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How To Master High Speed Sync For Action Shots

Capturing peak action is an incredible photographic feat. An image of an athlete frozen in a dive, leap, swing, or other movement is peak eye candy for viewers and photographers alike. However, capturing that action can become technically difficult. You’ll need a high shutter speed, which may require boosting the ISO, unless you bring in lights, which can get complicated quickly. We sat down with sports and senior photographer Matt Hernandez (@MattHernandez) to learn how he uses high speed sync with off camera flash and his Sony Alpha 1 to freeze action.

Photo by Matt Hernandez. Sony Alpha 1. Sony 24-70mm f/2.8 G Master. 1/600-sec., f/8, ISO 400

Photo by Matt Hernandez. Sony Alpha 1. Sony 24-70mm f/2.8 G Master. 1/600-sec., f/8, ISO 400

Sports photographer Matt Hernandez explains how he sets up his Sony Alpha 1 for high speed sync with an off-camera flash to capture peak action.

Why Use High Speed Sync?

High speed sync allows you to use a shutter speed that is above the normal flash sync speed on most digital cameras. There are a few other ways you freeze action or lower your shutter speed. You can use flash duration or neutral density filters. While both are solid options, flash duration is better for indoor shoots, if you’re shooting an athlete outdoors, high speed sync allows you to underexpose the background of the image for a more dramatic effect. Neutral density filters, which essentially work as sunglasses on your camera, allow you to lower your settings to the maximum sync speeds, but your shutter speed isn’t going to be high enough to freeze action. So both roads lead us back to high speed sync.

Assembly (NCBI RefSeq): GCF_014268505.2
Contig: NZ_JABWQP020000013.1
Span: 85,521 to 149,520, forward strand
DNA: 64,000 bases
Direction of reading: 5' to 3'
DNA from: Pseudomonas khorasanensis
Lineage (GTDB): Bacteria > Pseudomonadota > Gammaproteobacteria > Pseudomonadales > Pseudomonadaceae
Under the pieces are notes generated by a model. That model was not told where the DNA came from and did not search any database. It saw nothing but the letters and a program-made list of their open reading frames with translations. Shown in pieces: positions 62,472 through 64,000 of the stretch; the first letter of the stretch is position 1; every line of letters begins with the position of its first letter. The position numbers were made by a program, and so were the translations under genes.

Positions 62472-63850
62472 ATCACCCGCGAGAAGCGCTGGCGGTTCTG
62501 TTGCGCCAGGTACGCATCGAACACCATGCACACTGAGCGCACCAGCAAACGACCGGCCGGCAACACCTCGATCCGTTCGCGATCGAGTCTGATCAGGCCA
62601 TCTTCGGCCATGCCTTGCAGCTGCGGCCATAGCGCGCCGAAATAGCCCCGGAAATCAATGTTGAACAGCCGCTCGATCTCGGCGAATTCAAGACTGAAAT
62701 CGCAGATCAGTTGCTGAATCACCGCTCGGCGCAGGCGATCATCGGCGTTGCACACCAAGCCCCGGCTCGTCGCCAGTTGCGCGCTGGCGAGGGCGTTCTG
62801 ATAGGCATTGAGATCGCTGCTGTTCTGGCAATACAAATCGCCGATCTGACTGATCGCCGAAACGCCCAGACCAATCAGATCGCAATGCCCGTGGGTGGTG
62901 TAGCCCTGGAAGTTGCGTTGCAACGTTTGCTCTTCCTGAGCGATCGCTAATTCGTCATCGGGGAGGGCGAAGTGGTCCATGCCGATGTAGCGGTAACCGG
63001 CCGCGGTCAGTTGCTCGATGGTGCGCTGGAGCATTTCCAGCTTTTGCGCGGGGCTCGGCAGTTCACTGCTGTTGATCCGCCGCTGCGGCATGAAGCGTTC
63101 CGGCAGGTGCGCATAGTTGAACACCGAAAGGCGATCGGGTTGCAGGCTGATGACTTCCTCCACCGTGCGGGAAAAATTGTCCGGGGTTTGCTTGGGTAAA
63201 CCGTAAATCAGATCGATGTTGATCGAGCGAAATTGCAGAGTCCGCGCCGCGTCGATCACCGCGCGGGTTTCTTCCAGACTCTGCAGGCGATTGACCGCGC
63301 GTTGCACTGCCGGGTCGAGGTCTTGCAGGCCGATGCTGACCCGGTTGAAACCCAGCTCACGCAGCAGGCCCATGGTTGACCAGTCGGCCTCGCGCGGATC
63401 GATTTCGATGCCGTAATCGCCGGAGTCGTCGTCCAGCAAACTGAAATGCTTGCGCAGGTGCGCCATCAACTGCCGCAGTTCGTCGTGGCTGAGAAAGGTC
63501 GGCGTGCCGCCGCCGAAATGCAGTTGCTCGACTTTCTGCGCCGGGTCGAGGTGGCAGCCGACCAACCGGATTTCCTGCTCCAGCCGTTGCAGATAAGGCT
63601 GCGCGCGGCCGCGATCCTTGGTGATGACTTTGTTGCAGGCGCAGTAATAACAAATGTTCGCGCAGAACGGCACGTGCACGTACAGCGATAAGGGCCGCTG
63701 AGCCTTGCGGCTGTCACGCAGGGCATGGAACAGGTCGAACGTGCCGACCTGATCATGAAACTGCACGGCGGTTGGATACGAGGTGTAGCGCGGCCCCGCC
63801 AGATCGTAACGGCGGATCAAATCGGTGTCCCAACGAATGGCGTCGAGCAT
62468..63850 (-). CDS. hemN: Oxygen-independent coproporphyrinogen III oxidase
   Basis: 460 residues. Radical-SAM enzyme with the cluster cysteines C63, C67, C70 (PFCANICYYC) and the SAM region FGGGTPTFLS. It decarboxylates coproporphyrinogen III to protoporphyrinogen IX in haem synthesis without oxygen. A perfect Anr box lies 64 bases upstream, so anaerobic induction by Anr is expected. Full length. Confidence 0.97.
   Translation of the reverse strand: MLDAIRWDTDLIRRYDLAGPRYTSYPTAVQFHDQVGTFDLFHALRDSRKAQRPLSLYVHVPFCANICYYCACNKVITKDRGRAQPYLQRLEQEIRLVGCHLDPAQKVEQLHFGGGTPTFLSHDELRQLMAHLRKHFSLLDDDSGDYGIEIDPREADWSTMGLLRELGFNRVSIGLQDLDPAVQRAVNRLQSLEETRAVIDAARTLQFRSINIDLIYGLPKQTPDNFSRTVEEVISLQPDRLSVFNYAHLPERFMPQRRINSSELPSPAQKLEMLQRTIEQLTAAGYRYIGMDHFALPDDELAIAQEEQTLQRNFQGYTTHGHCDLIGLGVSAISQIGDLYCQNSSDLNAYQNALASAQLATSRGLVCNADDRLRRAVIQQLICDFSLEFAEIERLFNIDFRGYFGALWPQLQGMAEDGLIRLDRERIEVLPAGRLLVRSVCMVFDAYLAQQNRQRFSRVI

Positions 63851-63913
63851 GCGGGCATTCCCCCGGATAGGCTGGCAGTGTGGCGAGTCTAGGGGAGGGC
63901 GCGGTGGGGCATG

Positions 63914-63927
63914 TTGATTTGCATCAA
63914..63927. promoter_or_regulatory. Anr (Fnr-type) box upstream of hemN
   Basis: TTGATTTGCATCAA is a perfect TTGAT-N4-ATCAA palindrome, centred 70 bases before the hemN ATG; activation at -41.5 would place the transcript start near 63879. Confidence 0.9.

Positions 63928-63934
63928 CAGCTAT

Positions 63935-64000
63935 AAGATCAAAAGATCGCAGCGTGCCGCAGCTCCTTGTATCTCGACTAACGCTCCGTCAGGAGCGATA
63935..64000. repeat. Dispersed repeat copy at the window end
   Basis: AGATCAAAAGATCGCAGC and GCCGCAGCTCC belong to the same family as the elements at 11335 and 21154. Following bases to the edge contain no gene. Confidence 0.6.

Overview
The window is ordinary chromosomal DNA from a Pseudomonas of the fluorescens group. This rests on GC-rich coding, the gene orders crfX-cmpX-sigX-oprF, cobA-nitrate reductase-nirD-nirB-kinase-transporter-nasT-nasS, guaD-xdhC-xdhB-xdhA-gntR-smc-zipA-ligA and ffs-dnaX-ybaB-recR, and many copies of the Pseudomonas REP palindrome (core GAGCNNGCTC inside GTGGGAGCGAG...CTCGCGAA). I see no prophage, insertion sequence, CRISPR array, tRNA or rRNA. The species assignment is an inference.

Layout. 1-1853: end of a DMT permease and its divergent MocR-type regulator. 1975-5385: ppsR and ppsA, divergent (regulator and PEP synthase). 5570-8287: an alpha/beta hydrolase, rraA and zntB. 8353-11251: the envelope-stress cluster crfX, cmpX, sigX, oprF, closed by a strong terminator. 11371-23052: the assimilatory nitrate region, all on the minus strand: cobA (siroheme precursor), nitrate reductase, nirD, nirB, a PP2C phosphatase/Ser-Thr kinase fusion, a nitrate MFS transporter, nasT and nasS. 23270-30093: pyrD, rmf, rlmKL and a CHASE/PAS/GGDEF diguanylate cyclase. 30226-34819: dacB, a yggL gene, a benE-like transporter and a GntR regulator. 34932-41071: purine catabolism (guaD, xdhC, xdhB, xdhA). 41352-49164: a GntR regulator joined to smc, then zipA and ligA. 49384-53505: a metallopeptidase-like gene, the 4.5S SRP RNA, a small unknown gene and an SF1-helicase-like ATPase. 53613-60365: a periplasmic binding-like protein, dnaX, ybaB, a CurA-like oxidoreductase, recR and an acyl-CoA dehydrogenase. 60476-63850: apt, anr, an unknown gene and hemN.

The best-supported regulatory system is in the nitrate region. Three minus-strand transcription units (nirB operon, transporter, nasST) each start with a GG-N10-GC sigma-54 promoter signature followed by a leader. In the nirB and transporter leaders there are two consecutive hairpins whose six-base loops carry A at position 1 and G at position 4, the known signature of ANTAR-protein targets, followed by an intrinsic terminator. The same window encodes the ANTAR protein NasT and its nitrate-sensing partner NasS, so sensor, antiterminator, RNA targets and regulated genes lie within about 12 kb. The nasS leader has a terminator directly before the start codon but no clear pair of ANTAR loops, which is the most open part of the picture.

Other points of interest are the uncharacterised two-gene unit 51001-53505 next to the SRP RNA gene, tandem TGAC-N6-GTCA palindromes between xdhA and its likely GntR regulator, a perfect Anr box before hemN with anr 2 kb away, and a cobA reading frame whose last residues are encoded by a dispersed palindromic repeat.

Set The Basics

Shooting with his Sony Alpha 1, Hernandez has a few rules that he always follows when shooting an action portrait. First, he says that your base shutter speed should be 1/1000-second, that should be fast enough to freeze most action. Next, he sets his aperture. “A lot of my action shots I'll shoot at 24mm or around that because I want the background to be really prominent. And if you’re shooting like that, f/5.6 to f/8 is where you’d ideally like to be.” This aperture helps make sure the subject is sharp. However, Hernandez says that with the focus tracking on the Sony cameras, he could stop down even lower and doesn’t have to worry too much about sharpness. For example, in the image below, Hernandez used high speed sync and was at f/2.8 and "because the autofocus on his Alpha 1 is so good, the image turned out sharp."

Photo by Matt Hernandez. Sony Alpha 1. Sony 24-70mm f/2.8 G Master. 1/8000-sec., f/2.8. ISO 64

Photo by Matt Hernandez. Sony Alpha 1. Sony 24-70mm f/2.8 G Master. 1/8000-sec., f/2.8. ISO 64

Finally, Hernandez recommends shooting on flash, though he told us that since he recently got the Sony Alpha 7R V, he’s been really impressed with its auto white balance.

Setting High Speed Sync

Depending on which lights you’re using, you’ll set up high speed sync in the menu system. On his YouTube channel, Hernandez shows how you do this on a Westcott light.

Once you’ve dialed in your settings, you’re ready to capture action! For more inspiration on this technique, check out Hernandez’s Instagram account (@MattHernandez). And to learn more, check out his YouTube Channel

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